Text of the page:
7. 7. file:///A:/92sbi024.txt Page 7 of 8(1) Drucker Peter F., The Practice of Management (New York: Harper & Bros., 1954)(2) Tosi, H.L. and Carroll, S.J., "Managerial Reaction to Management by Objectives," Academyof Management Journal 11, No. 4 (December 1968): 415-426( 3) Odiome, G.S., MBO II: A System of Managerial Leadership for the 80s. (Belmont, Calif:Fearon Pitman, 1979)( 4) Lathan, G.P. and Yuhl, G.A., "A Review of Research on the Application of Goal Setting inOrganizations", Academy of Management Journal 18 (1975): 824-845( 5) Kondrasuk, Jack N. "Studies in MBO Effectiveness, " Academy of Management Review 6(September 1981) 419-430( 6) Drucker, P. F. The Practice of Management, Op. C.T. pp. 126( 7) French, Wendell L. and Drexler Jr., John A., "A Team Approach to MBO: History andConditions for Success," Leadership and Organizational Development Journal (May 5, 1984)pp. 22-26.( 8) Howell, P., "A Fresh Look at Management by Objectives," Business Horizons, Vol 101No.3, 1967; pp.51-8( 9) French, W.L., The Personnel Management Process (2nd ed.), Houghton Mifflin, Boston,1970.(10) Molander, C. "Management by Objectives in Perspective", The Journal of ManagementStudies, Vol 9 No. 1 1972 pp. 74-81(11) Thune, S.S. and House, R.J., "Where Long Range Planning Off," Business Horizon,August 1970, pp.81-87(12) Herold, D.M., "Long Range Planing and Organizational Performance: A Cross-ValidationStudy, " Academy of Management Journal, March 1992, pp. 91-102(13) Schoeffler, S., Buzzell, R.D., and Heaby, D.F., "Impact of Strategic Planning on ProfitPerformance", Harvard Business Review, March-April 1974, 137-45.(14) Karger, D.W. and Malik, Z.A., "Long-Range Planning and Organizational Performance",Long-Range Planning, December 1975, pp. 60-64.file://C:Documents%20and%20SettingsDr.%20Don%20BradleyDesktop1992S... 5/14/2004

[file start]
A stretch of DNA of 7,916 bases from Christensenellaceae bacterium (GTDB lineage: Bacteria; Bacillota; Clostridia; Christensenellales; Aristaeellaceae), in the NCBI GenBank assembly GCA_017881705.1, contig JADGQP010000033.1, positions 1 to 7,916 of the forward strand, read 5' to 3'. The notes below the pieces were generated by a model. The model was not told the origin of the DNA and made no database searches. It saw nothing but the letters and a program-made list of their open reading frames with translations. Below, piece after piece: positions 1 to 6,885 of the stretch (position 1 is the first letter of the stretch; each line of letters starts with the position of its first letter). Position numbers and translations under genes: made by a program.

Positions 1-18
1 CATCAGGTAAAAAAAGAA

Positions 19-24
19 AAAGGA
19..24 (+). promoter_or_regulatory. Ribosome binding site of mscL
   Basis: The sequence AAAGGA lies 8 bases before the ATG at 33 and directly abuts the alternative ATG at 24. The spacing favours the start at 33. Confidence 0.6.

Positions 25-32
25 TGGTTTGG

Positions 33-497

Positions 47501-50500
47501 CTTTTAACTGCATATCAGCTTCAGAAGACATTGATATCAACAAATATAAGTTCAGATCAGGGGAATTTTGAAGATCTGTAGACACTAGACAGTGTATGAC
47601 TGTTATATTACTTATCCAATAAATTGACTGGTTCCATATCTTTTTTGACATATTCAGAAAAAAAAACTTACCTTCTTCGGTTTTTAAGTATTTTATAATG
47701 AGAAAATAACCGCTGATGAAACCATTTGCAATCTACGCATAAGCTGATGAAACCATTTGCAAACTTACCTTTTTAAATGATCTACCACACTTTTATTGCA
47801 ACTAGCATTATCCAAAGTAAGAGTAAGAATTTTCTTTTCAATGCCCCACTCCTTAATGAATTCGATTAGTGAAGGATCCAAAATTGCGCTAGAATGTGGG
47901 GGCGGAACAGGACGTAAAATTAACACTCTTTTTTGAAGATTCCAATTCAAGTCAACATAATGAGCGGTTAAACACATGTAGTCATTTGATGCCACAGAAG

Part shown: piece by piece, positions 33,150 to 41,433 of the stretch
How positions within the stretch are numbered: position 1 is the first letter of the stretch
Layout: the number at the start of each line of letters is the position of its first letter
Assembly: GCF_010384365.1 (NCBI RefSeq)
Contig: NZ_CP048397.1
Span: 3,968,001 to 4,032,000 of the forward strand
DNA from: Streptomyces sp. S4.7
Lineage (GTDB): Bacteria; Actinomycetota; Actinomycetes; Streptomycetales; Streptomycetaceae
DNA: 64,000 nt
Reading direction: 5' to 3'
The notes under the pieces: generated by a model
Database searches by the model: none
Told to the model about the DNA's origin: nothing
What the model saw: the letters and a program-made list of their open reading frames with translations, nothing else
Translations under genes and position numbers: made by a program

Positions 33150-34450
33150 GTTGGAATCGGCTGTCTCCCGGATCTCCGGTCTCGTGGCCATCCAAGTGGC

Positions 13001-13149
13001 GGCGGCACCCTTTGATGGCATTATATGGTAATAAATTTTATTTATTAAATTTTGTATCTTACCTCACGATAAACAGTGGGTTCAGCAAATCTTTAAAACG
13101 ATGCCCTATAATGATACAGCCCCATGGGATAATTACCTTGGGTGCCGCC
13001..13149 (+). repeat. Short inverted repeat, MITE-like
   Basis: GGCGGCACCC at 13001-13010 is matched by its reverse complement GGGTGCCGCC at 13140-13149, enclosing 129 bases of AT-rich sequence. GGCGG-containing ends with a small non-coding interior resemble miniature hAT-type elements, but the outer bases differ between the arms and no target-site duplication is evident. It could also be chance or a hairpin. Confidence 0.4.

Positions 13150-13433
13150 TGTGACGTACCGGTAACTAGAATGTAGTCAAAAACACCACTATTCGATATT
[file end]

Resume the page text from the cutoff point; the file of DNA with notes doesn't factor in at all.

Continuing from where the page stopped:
8. 8. file:///A:/92sbi024.txt Page 8 of 8(15) Robinson, Jr., R.B., "The Importance of Outsiders in Small Firm Strategic Planning,"Academy of Management Journal, March 1982, pp. 80-93.(16) Waterman, Jr., Robert, "The Renewal Factor," Business Week, (September 1987) pp.100-120.(17) Schuster, F., and Mendall, A.F.,"Management by Objectives, Where We Stand - Survey ofthe Fortune 500," Human Resource Management, Spring 1974, pp.8-11(18) Reddin, W.J., Effective Management by Objectives: The Team Approach, McGraw Hill,1971, p. 30.(19) Hilmar, E., "Where OD and MBO Meet," Training and Development Journal, Vol. 29 No. 4,1975, pp. 34-38.file://C:Documents%20and%20SettingsDr.%20Don%20BradleyDesktop1992S... 5/14/2004